Ecosystem Services Program News

Researcher Named to Prestigious Environmental Board

DURHAM, N.C.—Duke University’s Nicholas Institute for Environmental Policy Solutions Lydia Olander was sworn in to serve a three-year term with the U.S. Army Corps of Engineers Environmental Advisory Board this week.

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Galik to Discuss the Future of Environmental Resource Management on 90.7 FM

Christopher Galik, a senior policy associate at Duke University’s Nicholas Institute for Environmental Policy Solutions, will appear on the show “The Measure of Everyday Life” on WNCU 90.7 FM at 6:30 p.m. Sunday, May 31. Galik, whose work looks at issues surrounding on-the-ground implementation of climate and low-carbon energy policy, will discuss forest management and the future of environmental resource management.

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Get the Science Right to Value Nature

An international group of scientists, industry representatives and policymakers wants to set guidelines for the science behind valuing nature. The group, which includes the Nicholas Institute for Environmental Policy Solutions Lydia Olander, has published new guidelines in the latest edition of Science on how to value the benefits and services that nature provides, known as ecosystem services.

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Our Impact: Guidebook Facilitates Ecosystem Services Assessment

A few years ago, the U.S. Forest Service, U.S. Department of the Interior, the U.S. Army Corps of Engineers, and a handful of other federal agencies began exploring methods to robustly evaluate how natural resource management choices affect things people care about and to clearly communicate those connections to the public. Ecosystem services assessment offers an answer if communication, consistency and capacity issues among practitioners need to be resolved.

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Guidebook Focuses on Ecosystem Service Approach to Decision-Making

A new online resource, the Federal Resource Management and Ecosystem Services Guidebook, helps resource managers account for the benefits nature provides, such as the coastal protection offered by oyster beds or carbon sequestered in soils that help to stabilize climate.

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Protected Areas: Much More Than Pristine Nature

In a blog for the Huffington Post, Advisory Board member Mark Tercek considered the commitments made at the once-a-decade World Parks Congress in Sydney, Australia, and highlighted the benefits of protected areas. “Protecting biodiversity remains at the very core of every conservation strategy in our toolbox. But protected areas also do much more. From improving food and water security to reducing the impacts of climate change, well-planned and managed protected areas can provide important benefits to people too.”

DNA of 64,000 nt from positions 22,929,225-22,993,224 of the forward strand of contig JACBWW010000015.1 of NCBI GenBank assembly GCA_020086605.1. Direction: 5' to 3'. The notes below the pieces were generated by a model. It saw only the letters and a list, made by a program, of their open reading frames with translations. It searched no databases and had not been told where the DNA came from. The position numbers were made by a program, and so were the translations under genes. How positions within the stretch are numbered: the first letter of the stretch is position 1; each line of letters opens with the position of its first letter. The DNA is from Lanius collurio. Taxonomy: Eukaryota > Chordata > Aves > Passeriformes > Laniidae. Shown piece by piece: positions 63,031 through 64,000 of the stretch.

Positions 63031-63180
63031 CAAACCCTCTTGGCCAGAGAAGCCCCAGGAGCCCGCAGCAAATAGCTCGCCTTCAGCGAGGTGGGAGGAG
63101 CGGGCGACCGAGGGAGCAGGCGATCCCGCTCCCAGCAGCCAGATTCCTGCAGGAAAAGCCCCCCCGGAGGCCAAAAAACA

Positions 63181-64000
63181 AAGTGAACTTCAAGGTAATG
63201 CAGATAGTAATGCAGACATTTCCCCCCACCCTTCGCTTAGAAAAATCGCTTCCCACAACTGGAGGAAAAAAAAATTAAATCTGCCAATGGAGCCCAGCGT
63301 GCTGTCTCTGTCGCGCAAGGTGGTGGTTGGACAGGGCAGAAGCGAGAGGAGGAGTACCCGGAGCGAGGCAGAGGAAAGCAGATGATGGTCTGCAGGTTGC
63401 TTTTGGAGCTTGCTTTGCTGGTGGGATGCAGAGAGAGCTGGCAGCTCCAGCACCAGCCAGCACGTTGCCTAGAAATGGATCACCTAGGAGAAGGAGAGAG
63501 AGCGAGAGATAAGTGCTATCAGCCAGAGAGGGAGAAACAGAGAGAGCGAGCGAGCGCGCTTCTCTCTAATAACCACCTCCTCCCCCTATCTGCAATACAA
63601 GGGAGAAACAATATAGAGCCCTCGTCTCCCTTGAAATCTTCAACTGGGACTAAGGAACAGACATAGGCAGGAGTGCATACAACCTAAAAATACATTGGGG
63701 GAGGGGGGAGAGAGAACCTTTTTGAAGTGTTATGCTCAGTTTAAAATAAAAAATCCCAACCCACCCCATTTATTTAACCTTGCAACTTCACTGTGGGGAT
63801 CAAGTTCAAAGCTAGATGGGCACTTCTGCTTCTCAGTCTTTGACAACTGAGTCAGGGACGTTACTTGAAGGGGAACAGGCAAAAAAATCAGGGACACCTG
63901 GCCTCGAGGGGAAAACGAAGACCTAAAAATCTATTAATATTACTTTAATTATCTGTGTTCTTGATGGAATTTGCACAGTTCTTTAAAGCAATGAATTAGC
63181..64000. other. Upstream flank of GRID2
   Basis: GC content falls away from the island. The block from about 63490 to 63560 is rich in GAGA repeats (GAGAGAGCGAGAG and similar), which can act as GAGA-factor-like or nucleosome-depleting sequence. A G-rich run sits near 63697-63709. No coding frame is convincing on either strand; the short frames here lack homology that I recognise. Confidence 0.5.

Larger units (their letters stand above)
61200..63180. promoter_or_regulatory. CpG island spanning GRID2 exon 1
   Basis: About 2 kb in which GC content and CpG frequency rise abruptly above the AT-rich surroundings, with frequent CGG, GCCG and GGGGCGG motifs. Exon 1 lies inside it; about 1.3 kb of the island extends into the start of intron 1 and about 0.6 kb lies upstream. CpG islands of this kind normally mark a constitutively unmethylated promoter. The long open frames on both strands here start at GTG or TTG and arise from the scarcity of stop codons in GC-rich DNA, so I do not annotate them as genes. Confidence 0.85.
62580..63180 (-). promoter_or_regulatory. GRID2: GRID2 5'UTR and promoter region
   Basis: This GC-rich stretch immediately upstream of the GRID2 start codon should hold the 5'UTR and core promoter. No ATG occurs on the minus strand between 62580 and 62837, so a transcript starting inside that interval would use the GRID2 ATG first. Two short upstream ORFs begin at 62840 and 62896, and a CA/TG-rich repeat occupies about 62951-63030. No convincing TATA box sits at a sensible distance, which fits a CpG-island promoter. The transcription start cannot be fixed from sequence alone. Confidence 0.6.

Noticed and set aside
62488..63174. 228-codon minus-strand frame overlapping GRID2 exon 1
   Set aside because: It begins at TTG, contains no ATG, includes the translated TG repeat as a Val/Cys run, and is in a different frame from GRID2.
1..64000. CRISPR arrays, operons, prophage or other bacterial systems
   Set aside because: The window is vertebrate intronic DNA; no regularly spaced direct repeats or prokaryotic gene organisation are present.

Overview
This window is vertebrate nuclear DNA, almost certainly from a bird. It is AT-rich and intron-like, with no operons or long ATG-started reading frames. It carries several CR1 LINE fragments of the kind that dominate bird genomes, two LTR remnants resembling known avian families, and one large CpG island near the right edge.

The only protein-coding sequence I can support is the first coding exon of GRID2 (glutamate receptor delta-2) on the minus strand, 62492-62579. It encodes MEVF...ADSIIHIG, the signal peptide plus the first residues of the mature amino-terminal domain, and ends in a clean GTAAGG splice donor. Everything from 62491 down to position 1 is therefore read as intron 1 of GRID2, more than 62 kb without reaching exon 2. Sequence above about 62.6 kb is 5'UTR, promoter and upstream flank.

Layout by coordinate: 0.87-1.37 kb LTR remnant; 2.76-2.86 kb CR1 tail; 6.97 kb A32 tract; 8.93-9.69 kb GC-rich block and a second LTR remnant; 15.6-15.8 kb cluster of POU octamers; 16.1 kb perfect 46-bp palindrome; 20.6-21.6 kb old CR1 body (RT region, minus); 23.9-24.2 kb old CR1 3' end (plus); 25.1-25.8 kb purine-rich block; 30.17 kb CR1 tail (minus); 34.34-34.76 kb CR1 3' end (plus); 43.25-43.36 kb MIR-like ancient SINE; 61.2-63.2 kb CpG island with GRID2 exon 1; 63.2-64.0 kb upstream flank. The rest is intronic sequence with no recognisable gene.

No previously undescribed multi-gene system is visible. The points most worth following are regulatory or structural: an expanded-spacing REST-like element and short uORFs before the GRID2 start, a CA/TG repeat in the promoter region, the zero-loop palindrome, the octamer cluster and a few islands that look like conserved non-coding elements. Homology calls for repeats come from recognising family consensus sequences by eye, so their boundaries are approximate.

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Mainstreaming Ecosystem Services into Decision Making

In a guest editorial for the journal Frontiers in Ecology and the Environment, Ecosystem Services Program director Lydia Olander and her coauthor identify several efforts to bring consistency to methods for incorporating ecosystem services concepts into environmental decision making, including the National Ecosystem Services Partnership’s Federal Resource Management and Ecosystem Services Guidebook.

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Climate Panel Issues Dire Report as Renewables Make Little Impact

The latest comprehensive global scientific assessment of climate change, released on Sunday, sounds the direst warning yet about the need to drastically reduce greenhouse-gas emissions. But despite years of such reports, fossil-fuel use and human-caused emissions continue to rise, and renewable energy technologies have so far failed to make a significant difference. Tim Profeta, director of the Nicholas Institute for Environmental Policy Solutions, comments in this MIT Technology Review article.

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Scientists Sound the Alarm in Climate Change Report

Climate change driven by the burning of fossil fuels is already affecting life on every continent and in the oceans, and the window is closing rapidly for governments to avert the worst damage expected to occur later this century, scientists warned in one of the loudest alarms yet sounded by the international scientific community. Tim Profeta, director of the Nicholas Institute for Environmental Policy Solutions, comments in this Los Angeles Times article.

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